“Think Again” By Adam Grant – Lessons for College Admissions

Feb 12, 2021 | podcast

In today’s episode of “College Admissions Real Talk”, Dr. Legatt discusses her colleague Adam Grant’s new book “Think Again” and how it can be applied to college admissions.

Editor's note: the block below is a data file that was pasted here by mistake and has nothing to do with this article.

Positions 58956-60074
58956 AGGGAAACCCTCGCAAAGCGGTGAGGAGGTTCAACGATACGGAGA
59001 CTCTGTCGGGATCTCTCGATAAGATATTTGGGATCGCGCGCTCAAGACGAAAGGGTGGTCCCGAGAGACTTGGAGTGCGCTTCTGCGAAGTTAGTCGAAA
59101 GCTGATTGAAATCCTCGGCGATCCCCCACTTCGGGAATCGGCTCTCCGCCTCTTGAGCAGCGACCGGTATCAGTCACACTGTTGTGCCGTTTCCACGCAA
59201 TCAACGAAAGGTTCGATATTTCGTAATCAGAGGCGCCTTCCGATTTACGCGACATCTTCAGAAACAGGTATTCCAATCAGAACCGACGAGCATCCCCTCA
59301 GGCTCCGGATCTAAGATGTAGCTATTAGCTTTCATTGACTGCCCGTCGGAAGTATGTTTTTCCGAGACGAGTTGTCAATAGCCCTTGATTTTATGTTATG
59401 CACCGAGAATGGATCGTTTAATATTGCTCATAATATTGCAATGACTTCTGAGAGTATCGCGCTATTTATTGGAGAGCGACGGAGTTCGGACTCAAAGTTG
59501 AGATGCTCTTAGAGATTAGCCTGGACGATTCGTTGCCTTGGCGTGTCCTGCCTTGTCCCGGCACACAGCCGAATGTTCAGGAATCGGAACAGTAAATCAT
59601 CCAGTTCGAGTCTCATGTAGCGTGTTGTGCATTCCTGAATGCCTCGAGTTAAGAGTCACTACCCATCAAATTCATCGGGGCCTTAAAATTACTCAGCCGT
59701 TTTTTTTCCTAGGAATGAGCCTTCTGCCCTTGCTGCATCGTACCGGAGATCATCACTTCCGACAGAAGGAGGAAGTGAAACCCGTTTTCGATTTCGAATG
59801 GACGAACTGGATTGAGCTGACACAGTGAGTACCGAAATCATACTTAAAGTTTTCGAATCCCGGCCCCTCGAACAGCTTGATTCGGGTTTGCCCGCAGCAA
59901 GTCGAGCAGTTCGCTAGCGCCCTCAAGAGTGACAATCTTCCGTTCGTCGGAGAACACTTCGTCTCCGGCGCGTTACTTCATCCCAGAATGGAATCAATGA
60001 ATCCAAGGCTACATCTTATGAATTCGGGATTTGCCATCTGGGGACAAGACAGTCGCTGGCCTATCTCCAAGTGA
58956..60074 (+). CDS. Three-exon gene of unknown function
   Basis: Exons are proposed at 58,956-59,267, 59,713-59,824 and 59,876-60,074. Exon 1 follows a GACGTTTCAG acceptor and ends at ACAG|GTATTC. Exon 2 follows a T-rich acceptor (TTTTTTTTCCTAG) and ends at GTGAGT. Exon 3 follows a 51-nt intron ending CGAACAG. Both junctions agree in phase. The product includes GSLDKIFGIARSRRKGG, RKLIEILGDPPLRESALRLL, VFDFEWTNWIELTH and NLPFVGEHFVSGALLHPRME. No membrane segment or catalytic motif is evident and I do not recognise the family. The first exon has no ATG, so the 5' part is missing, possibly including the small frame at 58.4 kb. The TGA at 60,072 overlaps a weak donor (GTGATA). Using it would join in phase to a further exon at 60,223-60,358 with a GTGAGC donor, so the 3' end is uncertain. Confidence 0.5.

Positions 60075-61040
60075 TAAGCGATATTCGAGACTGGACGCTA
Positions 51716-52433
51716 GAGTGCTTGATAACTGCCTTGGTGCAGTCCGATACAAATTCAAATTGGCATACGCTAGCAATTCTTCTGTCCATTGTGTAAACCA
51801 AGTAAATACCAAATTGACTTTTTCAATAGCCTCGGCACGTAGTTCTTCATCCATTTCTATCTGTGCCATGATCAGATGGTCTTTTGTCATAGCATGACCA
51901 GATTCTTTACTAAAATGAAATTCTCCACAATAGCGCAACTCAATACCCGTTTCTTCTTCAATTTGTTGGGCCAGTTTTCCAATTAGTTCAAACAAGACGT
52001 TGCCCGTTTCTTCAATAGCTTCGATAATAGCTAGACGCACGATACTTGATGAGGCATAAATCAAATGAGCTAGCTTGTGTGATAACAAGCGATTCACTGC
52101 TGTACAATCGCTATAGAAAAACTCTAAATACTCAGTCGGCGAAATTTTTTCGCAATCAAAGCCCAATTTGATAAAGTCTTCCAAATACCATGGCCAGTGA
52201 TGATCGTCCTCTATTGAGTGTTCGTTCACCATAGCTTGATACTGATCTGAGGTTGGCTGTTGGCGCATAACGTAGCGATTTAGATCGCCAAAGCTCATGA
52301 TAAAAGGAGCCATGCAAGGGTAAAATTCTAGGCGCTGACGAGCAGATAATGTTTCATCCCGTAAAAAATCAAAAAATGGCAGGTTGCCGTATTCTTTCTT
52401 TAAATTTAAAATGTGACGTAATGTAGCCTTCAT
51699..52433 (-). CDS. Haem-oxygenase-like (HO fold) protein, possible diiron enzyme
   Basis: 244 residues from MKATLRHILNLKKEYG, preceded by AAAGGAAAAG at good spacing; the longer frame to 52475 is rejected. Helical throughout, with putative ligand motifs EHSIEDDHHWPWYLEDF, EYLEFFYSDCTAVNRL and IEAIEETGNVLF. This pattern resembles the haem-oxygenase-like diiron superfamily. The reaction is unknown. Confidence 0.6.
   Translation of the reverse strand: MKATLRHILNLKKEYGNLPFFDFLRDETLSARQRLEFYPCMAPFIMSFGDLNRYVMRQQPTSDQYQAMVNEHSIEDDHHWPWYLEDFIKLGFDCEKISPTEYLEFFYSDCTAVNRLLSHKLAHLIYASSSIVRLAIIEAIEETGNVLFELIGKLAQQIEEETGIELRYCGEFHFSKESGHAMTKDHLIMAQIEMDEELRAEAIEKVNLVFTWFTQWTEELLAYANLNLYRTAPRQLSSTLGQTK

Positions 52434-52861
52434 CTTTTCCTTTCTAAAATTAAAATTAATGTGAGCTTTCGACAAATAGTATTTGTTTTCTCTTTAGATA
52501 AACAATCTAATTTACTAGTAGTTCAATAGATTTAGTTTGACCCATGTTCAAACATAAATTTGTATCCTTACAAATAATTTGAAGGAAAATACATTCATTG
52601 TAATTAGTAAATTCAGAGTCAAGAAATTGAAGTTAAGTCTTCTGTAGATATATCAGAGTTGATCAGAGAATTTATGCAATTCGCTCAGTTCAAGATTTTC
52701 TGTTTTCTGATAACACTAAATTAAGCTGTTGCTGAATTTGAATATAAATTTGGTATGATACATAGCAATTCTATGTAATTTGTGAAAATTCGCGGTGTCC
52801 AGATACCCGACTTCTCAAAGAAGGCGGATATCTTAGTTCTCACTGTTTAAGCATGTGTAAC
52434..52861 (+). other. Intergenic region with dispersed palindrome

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VO: Welcome to College Admissions Real Talk with Dr. Aviva Legatt, a podcast for students seeking to get admitted to top-tier colleges. Each episode will feature an important tip for your college admission success, delivered with candor and love. If you’ve ever wanted to take a peek inside the mind of a college admissions officer, this is your chance. Have a question? Text Dr. Legatt at 610-222-5762. So, what’s your dream school?